This vegan Nasi Lemak Bungkus is the best and most authentic way to enjoy this Malaysian iconic dish. It will bring you down memory lane as soon as you unwrap the banana leaf pack.
“Nasi lemak bungkus, satu, kak” is what I say when ordering this dish for breakfast. It means one pack of nasi lemak, sis.
Nasi lemak wrapped in banana leaf is the classic way to enjoy this tasty meal or sometimes known as nasi lemak bungkus (packed). It consists of a side of fried peanuts, cucumber, egg, and sambal. It cost RM0.50 a pack when I was in elementary school. Now, it’s about RM2 ($0.50).
What is Nasi Lemak
Nasi lemak translates to rice fat (from coconut milk). It’s considered Malaysia’s national dish and you haven’t visited Malaysia without trying a version of nasi lemak. Check out CNN’s Top 40 Malaysian food.
This dish is popular and can be found everywhere from the morning markets, food stalls, streetfood to hotels.
There are 2 main components in Nasi lemak: coconut rice and sambal (cooked chile paste). With this two combo and some other sides, you’ll be transported to Malaysia without an air ticket.
It’s a great idea to make a large batch of sambal as that takes up most of the cooking time. This recipe made me appreciate how convenient it is to get a pack of this tasty dish in Malaysia. The amount of time and work that goes into making this meal is truly a labor of love.
My Sambal Key Ingredients
1. Dried and fresh chile – a combination of both chiles is the best to create a multi-dimensional spicy heat. Dried chile will have darker sambal and usually spicier. So, I love to remove the seeds before turning them into a paste. The amount of chile used determines the sambal volume. So, if you want to make a biggger batch, you’ll use more chiles.
2. Kelp or kombu – One of the traditional ingredients for sambal is belacan which is a fermented shrimp paste. To create flavorful sambal, I softened a few pieces of kombu in water. Then, add this mixture to the blender along with the above chiles.
3. Tomato – This is another ingredient that my mom uses to create umami savoriness. Tomato is also a great use to tame down the spicy heat.
4. Tamarind juice adds an amazing tang to the sambal and make it more appetizing.
How to make vegan Nasi Lemak bungkus
Part 1: Cook the coconut rice
To make more flavorful rice, I always add pandan leaves and a stalk or two of bruised lemongrass. The rice to water is 1:1 and rice to coconut milk is 1:05. So, adjust accordingly depending on the rice texture you like.
First, wash and rinse the rice until the water turns clear, about 2-3 rinses. Then drain out the water.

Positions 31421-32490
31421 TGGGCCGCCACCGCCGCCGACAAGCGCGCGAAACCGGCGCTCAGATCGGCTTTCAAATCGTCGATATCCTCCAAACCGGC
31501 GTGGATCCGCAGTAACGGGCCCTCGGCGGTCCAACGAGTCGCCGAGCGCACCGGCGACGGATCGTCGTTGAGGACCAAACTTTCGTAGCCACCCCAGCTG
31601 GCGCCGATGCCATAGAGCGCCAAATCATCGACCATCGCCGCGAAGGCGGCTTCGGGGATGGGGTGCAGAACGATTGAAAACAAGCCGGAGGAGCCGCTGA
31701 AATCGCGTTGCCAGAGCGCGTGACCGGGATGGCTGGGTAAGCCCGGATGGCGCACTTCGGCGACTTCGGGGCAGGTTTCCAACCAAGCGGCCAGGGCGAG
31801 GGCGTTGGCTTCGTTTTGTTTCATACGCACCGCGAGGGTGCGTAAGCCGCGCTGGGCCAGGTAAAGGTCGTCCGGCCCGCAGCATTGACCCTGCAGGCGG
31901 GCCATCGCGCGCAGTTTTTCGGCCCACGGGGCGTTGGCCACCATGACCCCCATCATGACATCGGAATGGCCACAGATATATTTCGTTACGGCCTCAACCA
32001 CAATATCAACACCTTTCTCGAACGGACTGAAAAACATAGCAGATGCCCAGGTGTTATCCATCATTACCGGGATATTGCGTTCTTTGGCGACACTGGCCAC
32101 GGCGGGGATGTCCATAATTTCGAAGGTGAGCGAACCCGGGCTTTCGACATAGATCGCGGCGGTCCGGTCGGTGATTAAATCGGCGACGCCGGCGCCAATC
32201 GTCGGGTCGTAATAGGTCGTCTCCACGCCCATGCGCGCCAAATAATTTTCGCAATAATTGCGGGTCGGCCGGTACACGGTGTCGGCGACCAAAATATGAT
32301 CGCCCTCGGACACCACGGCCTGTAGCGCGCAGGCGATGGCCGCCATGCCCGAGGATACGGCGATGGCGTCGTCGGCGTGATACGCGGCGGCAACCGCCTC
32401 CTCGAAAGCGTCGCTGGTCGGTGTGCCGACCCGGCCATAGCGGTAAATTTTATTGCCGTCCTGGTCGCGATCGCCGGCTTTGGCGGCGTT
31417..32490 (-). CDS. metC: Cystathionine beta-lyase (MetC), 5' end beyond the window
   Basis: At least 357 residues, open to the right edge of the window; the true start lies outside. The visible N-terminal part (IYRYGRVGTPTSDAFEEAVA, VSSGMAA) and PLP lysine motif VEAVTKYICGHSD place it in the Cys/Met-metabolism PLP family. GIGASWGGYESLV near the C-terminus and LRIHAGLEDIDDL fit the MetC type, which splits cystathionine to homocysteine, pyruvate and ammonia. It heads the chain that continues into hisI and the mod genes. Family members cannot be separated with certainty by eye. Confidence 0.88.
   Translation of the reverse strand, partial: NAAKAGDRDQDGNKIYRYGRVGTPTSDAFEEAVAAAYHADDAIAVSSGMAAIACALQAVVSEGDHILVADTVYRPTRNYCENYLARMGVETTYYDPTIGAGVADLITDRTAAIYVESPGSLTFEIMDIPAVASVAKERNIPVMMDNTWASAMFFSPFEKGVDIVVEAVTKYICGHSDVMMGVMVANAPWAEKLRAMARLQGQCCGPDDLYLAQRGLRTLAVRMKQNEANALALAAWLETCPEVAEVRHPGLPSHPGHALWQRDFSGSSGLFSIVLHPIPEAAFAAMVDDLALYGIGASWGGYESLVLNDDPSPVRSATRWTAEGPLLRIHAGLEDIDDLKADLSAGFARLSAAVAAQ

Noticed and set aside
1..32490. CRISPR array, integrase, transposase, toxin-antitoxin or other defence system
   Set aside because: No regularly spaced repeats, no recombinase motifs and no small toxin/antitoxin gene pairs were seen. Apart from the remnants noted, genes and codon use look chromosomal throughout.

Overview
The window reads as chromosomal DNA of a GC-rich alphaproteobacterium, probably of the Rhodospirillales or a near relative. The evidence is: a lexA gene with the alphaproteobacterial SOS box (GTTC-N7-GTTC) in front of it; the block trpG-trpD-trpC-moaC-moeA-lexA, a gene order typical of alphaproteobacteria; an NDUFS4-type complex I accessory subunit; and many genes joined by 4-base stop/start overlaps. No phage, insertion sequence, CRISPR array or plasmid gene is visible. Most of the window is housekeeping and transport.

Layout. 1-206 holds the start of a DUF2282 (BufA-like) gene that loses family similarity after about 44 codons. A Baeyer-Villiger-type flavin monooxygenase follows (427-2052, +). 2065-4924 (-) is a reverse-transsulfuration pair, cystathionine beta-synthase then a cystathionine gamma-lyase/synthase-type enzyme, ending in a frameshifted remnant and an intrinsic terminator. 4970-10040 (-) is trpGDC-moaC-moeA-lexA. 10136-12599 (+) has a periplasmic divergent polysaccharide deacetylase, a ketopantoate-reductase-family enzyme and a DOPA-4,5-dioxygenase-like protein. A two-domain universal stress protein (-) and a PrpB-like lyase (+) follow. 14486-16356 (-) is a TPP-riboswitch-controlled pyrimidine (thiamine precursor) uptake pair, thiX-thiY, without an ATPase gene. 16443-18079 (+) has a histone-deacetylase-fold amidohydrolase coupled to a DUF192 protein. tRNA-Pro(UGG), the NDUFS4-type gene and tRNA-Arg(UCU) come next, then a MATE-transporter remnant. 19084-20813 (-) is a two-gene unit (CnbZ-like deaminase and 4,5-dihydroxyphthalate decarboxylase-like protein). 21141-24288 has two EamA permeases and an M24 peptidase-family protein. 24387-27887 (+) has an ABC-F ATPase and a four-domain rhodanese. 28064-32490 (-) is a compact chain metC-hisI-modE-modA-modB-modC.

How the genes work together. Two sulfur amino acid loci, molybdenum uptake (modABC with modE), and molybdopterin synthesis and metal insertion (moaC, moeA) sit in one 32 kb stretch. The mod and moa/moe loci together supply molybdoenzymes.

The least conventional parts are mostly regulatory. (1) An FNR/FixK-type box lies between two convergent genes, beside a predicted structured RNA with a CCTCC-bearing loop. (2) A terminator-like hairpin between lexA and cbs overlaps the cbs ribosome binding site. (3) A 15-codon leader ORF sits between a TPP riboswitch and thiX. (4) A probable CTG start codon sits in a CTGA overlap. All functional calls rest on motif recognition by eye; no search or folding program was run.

Combine rice, shallot slices, knotted pandan leaves, bruised lemongrass, ginger, water, coconut milk, and salt in the inner rice cooker pot.
Shake the pot a little so the rice settles and place it into the rice cooker. Cook the rice using the ‘white rice’ setting. It should take about 30-40minutes.
Part 2: Make the sambal
Step 1: Cook the dried chile. Using a scissor, remove the dried chile’s seeds and place them in a pot with water. Bring it to boil and simmer the chile for about 5-8 minutes until soft. Then, drain out the water.
Prepare the tamarind juice. Combine a ping pong ball size wet tamarind and water in a bowl. Using your fingers, squeeze and mash the tamarind until it dissolves. You’ll get a dark brown liquid.
Step 2: Next, combine dried chile, red jalapeño, shallots, tomato, kelp and the water, and tamarind juice in a high-speed blender.
Blend until smooth. My recipe yields about 3-4 cups of chile mixture.
Step 3: Heat a large wok with 1 1/2 cups of oil. Once the oil is heated through, fry the peanuts for 1-2 minutes. Using a sieve, dish out the peanuts to paper towels to absorb excess oil.
Next, using the same oil, sauté onion slices until fragrant.
Then, slowly add in the blended chile paste. Stir frequently and cook until the chile paste turns darker or when oil starts to separate from the chile. Be patient, this is the most important step to create the beautiful red sambal.
Tip: To avoid the chile from splashing, I covered my wok with a lid. Then, stir occasionally to prevent the chile from burning. Burnt chile will taste bitter, you definitely don’t want that!
Once the chile is fully cooked through, season with sugar, salt, and a touch of mushroom seasoning. Taste test – the taste should be spicy, a tad sweet, and packed with umami savoriness (from the kelp and tomatoes).